Pittsburgh City Council is considering new legislation that would help city residents recycle electronics and household hazardous waste.
Electronic scrap has been banned from Pennsylvania landfills since 2010, leaving residents with few recycling options, the city stated in a press release Monday.
Under the new legislation, Pittsburgh’s Department of Public Works (DPW) would contract with Environmental Coordination Services and Recycling, Inc. (ECS&R) to provide curbside and drop-off options to recycle obsolete electronics and household hazardous waste. The service would begin in January.
Councilwoman Theresa Kail-Smith and former Councilman Dan Gilman introduced the legislation to city council to “provide residents with dependable and responsible ways to dispose of the material.”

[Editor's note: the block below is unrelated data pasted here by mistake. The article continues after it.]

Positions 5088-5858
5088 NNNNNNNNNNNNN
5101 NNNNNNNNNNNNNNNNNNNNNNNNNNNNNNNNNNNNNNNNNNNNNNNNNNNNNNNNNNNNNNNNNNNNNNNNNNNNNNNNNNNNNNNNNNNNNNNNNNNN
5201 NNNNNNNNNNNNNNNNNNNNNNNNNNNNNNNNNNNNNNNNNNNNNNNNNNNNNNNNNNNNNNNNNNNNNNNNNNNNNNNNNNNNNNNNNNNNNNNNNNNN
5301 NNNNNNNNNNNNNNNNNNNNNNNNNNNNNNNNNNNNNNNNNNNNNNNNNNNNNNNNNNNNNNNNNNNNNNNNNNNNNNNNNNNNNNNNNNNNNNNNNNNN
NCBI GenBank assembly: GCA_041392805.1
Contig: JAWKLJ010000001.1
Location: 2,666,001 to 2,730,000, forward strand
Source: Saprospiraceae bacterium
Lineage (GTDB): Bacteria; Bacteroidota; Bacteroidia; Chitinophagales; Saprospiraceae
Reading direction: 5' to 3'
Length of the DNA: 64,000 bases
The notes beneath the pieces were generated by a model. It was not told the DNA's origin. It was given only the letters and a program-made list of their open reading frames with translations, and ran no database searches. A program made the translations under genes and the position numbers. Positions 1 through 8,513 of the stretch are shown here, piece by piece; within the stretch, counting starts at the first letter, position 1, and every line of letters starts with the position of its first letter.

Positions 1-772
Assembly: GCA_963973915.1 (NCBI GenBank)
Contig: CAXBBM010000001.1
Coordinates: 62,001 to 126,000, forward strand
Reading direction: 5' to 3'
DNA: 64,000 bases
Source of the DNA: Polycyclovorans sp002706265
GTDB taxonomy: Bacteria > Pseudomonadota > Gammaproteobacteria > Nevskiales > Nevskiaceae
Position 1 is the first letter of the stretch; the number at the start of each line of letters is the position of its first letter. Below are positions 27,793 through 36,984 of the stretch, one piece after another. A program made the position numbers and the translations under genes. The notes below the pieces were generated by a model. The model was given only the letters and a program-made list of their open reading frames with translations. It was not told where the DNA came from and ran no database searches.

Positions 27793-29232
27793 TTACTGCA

“This legislation is good for residents and for our neighborhoods, especially as it should cut down on illegal dumping,” Councilwoman Kail-Smith says.
According to the release, city council has support from the Department of Public Works and Mayor William Peduto.
Proposed prices for disposing of old televisions and computers will be 40 cents per pound.
Residents will have the option of dropping off materials at the DPW facility. Residents will be allowed to pull in to the facility, have their discarded electronics weighed and charged a recycling fee that can be paid with a check or credit card.
Curbside pick-up will also be offered for a $50 fee, in addition to the cost per pound of material.
The city’s proposed contract with ECS&R is for $210,000.